Kashmir Rail Link project to be completed soon using new tunnelling methods

Kashmir Rail Link project to be completed soon using new tunnelling methods

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Kashmir Rail Link project to be completed soon using new tunnelling methods

The 111-km-long Katra-Banihal section of the Kashmir Rail Link involves major tunnelling. There are 27 main tunnels totalling a length of 97 km and eight escape tunnels totalling 67 km. This section alone has 26 major bridges and 11 minor ones ie a total of 37 bridges.

Tunnelling in the Himalayan terrain is a very tricky and dangerous affair. Therefore the Indian Railways engineers developed a new tunnelling method to complete the construction of Tunnel-1 on the 111-km-long Katra-Banihal section of the Kashmir rail link project.

The 3.2-km-long single tube tunnel forms the first part at the foot of the Trikuta Hills in the Katra-Reasi section of the Udhampur-Srinagar-Baramulla Rail Link Project. This was the most difficult section of the project.

A senior railway engineer said it involved providing pre-excavation support measures to tackle the flowing conditions of the earth encountered while excavating the tunnel.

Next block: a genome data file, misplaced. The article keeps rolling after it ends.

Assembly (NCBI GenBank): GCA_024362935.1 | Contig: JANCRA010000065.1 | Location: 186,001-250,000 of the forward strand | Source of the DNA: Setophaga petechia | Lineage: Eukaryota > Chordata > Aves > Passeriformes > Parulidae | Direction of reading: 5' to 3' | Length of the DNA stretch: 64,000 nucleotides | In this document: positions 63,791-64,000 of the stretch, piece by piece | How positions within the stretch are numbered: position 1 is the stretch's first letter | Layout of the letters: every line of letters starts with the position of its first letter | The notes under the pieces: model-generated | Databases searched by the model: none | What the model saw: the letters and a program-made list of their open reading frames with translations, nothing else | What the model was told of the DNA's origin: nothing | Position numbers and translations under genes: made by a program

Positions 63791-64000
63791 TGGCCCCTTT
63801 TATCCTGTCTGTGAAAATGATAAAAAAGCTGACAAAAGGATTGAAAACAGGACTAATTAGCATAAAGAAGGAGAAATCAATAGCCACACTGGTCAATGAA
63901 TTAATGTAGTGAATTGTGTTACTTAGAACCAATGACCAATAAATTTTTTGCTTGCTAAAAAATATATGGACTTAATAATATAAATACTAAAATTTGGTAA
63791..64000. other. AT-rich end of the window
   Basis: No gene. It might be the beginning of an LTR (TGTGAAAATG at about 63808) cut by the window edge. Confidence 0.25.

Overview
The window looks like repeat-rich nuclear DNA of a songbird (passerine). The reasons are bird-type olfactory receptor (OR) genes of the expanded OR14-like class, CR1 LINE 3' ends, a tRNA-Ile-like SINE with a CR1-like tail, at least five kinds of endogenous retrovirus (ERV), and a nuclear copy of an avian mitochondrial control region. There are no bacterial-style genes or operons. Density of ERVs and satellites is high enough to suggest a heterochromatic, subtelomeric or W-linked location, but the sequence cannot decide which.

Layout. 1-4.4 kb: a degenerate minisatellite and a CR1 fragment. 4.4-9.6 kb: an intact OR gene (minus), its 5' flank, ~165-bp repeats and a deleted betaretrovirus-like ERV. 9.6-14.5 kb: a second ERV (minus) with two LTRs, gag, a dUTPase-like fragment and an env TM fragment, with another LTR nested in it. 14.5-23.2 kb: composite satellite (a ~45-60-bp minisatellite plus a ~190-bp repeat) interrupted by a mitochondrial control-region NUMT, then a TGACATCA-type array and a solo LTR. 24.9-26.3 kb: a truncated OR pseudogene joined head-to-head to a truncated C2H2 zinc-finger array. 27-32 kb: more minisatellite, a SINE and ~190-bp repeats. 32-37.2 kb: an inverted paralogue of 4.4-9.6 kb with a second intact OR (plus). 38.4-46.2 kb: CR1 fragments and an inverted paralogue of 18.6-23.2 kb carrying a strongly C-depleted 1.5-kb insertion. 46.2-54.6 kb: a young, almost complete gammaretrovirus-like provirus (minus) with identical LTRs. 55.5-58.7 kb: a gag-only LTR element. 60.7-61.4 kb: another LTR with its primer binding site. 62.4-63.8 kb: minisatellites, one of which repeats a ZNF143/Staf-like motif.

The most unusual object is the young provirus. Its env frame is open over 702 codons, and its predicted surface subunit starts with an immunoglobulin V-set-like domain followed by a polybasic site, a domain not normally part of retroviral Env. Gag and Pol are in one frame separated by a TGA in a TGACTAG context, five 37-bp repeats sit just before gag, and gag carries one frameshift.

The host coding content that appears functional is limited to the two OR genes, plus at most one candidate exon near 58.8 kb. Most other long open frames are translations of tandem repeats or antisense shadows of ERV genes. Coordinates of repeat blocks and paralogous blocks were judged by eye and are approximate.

The railways also changed the alignment of the rail line to ensure that only a small portion passes through the tricky terrain, which the engineers had described as the worst conditions ever encountered in building tunnels anywhere in the country. in the New Austrian Tunnelling Method.

“We inserted nine-metre pipes in the mountains. It is called pipe roofing. We made an umbrella using these perforated poles and filled them with PU grout. It is a chemical that mixes with the soil and increases its volume three times over and solidifies the soil like a rock.

This structure is tested for stability and then we proceed with the excavation bit by bit,” the engineer said. He said the engineers also designed stress release holes and wing drainage holes to allow the strata to relax and lose water. The difficult terrain has led to slowing down of the work.

“Had these conditions been encountered in any other country, they would have abandoned the site. But we decided to go ahead and employed a new tunnelling method,” he said.

Work was held up on this crucial tunnel for over three years since 2017 and engineers now plan to complete it by early next year.